This book was probably not on the required reading list for junior British officers then, insofar as a professional officer before the First World War was encouraged to read at all. But it was widely read, and its “serial dream” structure inspired several imitators:

  • The Battle of Booby’s Bluffs, written 1921 by Brigadier General William A. Mitchell (no, not the “Billy” Mitchell of Air Force iconoclasm);
  • The Defence of Bowler Bridge (about 1930);
  • The Rise, Fall and Rebirth of the Emma Gees (1979 by LCol Ken Nette, PPCLI – this one is on the history and tactical employment of machine guns, and I still have a reprint of the article from when I went on my Machine Gunner’s course in 1982);
  • The Defense of Hill 781: An Allegory of Modern Mechanized Combat  (1988)
  • The Defenseof Jisr al-Doreaa (2009, placed in Iraq)

The first three are all available as a collection of tactical primers at http://regimentalrogue.com/primers.htm ; the fourth is available for preview at https://books.google.ca/books/about/The_Defense_of_Hill_781.html?id=zGDZ43PhWEIC&redir_esc=y and the fifth is available on the Net at http://www.benning.army.mil/mssp/security%20topics/Global%20and%20Regional%20Security/content/pdf/Defense_of_Jisr_Al_Doreaa(2008).pdf but it was and is also available for sale on Amazon, bound with Duffer’s Drift.

It’s interesting that all of these tactical narratives deal with the defensive phase of operations.

One of the older items on my bookshelf is “The Solution of Tactical Problems”, by LCOL Joseph Needham, from 1907. Subtitled “A Logical and Easy Way of Working Out the Tactical Schemes Set at Examinations”, that is exactly what it is: a series of little vignettes placing the student who wants to pass the exams to enter RMA Sandhurst or some other military school in the position of a junior officer, tasked with commanding a flank guard or setting out pickets or something… the student thinks about his disposition and the author tells him the correct answer, as set forth in whatever Field Service Regulations there were for the infantry in 1906-07. Needham would rewrite and update the book each year, adding and changing the problems, up to the end of the First World War.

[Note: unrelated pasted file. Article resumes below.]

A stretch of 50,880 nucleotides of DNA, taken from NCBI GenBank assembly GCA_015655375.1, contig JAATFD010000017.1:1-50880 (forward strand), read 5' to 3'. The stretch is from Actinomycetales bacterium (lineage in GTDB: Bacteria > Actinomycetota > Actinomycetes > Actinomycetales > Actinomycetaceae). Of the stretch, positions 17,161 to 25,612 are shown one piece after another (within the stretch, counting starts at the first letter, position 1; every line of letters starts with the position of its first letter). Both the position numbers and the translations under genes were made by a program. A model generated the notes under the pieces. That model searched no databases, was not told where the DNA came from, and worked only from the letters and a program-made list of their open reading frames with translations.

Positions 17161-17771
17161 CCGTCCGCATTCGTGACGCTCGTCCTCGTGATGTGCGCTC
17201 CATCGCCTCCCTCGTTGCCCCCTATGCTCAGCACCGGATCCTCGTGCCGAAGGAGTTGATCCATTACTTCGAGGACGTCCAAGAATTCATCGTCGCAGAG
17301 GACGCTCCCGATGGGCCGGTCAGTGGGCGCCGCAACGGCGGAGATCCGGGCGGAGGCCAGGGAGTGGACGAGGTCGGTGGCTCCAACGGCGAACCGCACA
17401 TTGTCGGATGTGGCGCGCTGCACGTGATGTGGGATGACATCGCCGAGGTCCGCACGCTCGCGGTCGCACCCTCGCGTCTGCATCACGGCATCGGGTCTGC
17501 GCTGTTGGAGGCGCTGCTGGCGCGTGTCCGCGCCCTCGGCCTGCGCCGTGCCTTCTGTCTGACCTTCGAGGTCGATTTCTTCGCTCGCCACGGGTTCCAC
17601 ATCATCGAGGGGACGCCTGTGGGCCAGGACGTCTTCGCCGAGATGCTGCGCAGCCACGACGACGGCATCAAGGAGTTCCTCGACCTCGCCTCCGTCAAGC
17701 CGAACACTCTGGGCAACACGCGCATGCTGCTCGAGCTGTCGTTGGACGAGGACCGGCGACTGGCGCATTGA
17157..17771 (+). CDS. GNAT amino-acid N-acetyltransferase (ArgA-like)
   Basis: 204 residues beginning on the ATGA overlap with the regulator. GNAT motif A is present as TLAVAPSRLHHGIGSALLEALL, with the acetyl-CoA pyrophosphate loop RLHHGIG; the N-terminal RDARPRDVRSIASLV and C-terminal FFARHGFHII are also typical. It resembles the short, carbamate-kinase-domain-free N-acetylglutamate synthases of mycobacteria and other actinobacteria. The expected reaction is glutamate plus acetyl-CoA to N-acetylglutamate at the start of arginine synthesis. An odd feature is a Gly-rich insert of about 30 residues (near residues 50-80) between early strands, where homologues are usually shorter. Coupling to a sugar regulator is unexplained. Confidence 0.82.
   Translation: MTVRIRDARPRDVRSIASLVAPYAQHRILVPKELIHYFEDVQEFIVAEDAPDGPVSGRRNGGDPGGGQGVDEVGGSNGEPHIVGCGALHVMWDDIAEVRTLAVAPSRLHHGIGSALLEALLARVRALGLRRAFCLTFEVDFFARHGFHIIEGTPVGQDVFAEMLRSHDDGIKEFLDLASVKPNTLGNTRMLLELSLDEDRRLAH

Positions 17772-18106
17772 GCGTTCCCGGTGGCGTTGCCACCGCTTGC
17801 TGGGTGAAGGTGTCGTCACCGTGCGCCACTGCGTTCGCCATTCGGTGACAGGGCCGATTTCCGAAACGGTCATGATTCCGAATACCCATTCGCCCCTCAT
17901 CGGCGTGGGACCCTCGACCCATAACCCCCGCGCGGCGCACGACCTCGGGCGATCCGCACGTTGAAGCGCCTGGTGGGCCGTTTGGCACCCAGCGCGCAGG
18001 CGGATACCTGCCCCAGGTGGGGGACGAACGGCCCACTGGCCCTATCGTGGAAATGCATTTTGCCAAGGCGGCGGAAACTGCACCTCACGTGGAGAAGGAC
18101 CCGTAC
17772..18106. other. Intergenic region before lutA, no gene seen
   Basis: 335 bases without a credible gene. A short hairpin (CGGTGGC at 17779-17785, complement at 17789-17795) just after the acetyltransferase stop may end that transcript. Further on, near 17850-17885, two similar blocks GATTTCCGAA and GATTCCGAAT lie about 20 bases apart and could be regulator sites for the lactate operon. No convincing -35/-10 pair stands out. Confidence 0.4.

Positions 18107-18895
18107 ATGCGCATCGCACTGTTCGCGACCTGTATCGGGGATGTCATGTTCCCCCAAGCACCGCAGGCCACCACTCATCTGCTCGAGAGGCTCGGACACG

https://books.google.ca/books/about/Solution_of_Tactical_Problems.html?id=XEkenQAACAAJ&redir_esc=y

There are also examples of interactive tactical primers, written in the “choose your own adventure” style. Three examples are by John F. Antal: Infantry Combat: the Rifle Platoon (1995); Armor Attacks: the Tank Platoon (1991); and Combat Team: The Captain’s War (1998). Again, this is an interesting way to present the information, and it does verge on being a game, in that progress through the lessons is influenced by decisions made by the reader and the text is somewhat adversarial.

Then there are the extended narratives that read like novels but started life as manuals. There is Kenneth Macksey’s book, First Clash, written in 1985 and which takes an operational look at how things might have played out for the 4th Canadian Mechanized Brigade Group in southern Germany – it was also sold commercially as a book.